Hout Baai - Cape Town
Hout Bay (Afrikaans: Houtbaai, meaning “Wood Bay”) is a suburb of Cape Town, South Africa situated in a valley on the Atlantic seaboard of the Cape Peninsula, twenty kilometres south of the Central Business District of Cape Town. The name “Hout Bay” can refer to the town, the bay on which it is situated, or the entire valley.
When the Dutch established a colony in Table Bay in 1652, a great quantity of good timber was required for construction, shipbuilding and other purposes. There was no large forest in the immediate vicinity of the settlement, mainly because the rainfall was not high enough. It was soon apparent that the colonists would be able to fell wood they needed in the wetter valley that lay on the other side of a low pass (called Constantia Nek) between the southern end of Table Mountain and Constantiaberg. The area was originally made up of two farms, which were slowly subdivided to make way for urban expansion. While still maintaining its rural atmosphere, the area of Hout Bay has more than 12,000 residences inhabited by a population of about 42,000 people
Hout Bay is surrounded by mountains to the north, east and west and the southern Atlantic Ocean to the south. In the north, it is bordered by Table Mountain National Park comprising the Orangekloof Nature reserve and the bottom slopes of Table Mountain beyond that. To the north-west, it is bordered by the backside of the Twelve Apostles, known as the Oranjekloof. To the west, it is bordered by Little Lion’s Head, Karbonkelberg, Kaptein’s Peak and The Sentinel. To the east it is bordered by the Vlakkenberg, Skoorsteenskopberg and Constantiaberg. Chapman’s Peak Drive is carved out of the mountainside and leads towards Noordhoek and onwards to Cape Point.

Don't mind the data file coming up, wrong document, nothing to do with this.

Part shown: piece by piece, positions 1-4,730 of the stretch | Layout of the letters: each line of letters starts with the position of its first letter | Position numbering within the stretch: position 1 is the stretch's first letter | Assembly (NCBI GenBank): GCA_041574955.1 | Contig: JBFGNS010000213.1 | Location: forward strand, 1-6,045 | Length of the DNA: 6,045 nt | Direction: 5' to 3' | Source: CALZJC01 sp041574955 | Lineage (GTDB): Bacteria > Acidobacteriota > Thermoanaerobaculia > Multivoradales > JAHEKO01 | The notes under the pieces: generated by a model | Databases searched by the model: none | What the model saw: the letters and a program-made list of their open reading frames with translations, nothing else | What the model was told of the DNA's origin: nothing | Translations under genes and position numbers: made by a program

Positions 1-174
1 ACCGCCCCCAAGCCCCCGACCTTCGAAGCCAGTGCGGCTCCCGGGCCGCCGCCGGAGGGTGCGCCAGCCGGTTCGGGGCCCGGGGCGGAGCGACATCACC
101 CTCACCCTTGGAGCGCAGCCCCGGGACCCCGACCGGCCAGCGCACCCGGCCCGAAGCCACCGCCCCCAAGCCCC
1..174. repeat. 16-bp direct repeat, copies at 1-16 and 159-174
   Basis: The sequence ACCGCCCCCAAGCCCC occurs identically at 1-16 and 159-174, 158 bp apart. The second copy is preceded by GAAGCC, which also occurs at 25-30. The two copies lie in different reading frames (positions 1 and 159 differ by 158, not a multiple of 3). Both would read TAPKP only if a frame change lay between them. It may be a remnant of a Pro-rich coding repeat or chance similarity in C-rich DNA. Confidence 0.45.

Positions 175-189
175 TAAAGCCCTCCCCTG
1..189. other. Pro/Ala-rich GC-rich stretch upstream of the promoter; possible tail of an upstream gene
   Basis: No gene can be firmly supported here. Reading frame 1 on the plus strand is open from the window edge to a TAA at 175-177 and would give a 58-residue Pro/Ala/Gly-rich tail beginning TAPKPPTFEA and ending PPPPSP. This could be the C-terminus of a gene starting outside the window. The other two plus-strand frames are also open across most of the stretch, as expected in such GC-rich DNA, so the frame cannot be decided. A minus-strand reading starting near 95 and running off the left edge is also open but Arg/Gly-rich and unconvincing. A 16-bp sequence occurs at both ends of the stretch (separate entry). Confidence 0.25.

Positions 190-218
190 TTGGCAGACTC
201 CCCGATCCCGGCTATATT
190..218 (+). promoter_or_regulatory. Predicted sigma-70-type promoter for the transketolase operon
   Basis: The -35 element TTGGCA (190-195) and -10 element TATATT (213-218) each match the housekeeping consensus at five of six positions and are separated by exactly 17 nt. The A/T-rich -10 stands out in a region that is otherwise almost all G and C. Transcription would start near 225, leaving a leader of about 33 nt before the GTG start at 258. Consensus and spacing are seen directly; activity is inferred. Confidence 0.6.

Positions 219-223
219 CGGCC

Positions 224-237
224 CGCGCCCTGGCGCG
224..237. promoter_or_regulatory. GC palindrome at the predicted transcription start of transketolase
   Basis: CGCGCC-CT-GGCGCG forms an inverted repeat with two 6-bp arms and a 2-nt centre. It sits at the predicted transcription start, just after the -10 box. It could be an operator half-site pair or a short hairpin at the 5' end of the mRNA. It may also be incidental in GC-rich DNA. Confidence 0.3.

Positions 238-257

The sheltered bay of Hout Bay has a white sand beach, an attraction for tourists and locals alike. Hout Bay has one of the busiest fishing harbours in the Western Cape with an established tuna, snoek and crayfish industry. The harbour is home to the Hout Bay Yacht Club and several restaurants.
There are three roads leading to and from Hout Bay, all over mountain passes. One goes to Llandudno and Camps Bay through the pass between Judas Peak (part of the Twelve Apostles) and Little Lion’s Head. This pass is known as “Suikerbossie” (known as the toughest hill on the Cape Argus Cycle Race). Between Hout Bay and Noordhoek there is Chapman’s Peak Drive, which was closed for many years and finally reopened in early 2004 with a controversial toll booth. Lastly a road leads to Constantia over the Constantia Nek pass between Vlakkenberg and the back slopes of Table Mountain.
Hout Bay is the base port to rich marine life and offers some of the finest yellowfin tuna (Thunnus Albacares), longfin tuna (Thunnus Alalunga), and yellowtail (Seriola Lalandi) fishing in the world along with a huge variety of pelagic sea birds with many different species been sighted at different times of the year.
Content Sourced from wikipedia (https://en.wikipedia.org/wiki/Hout_Bay)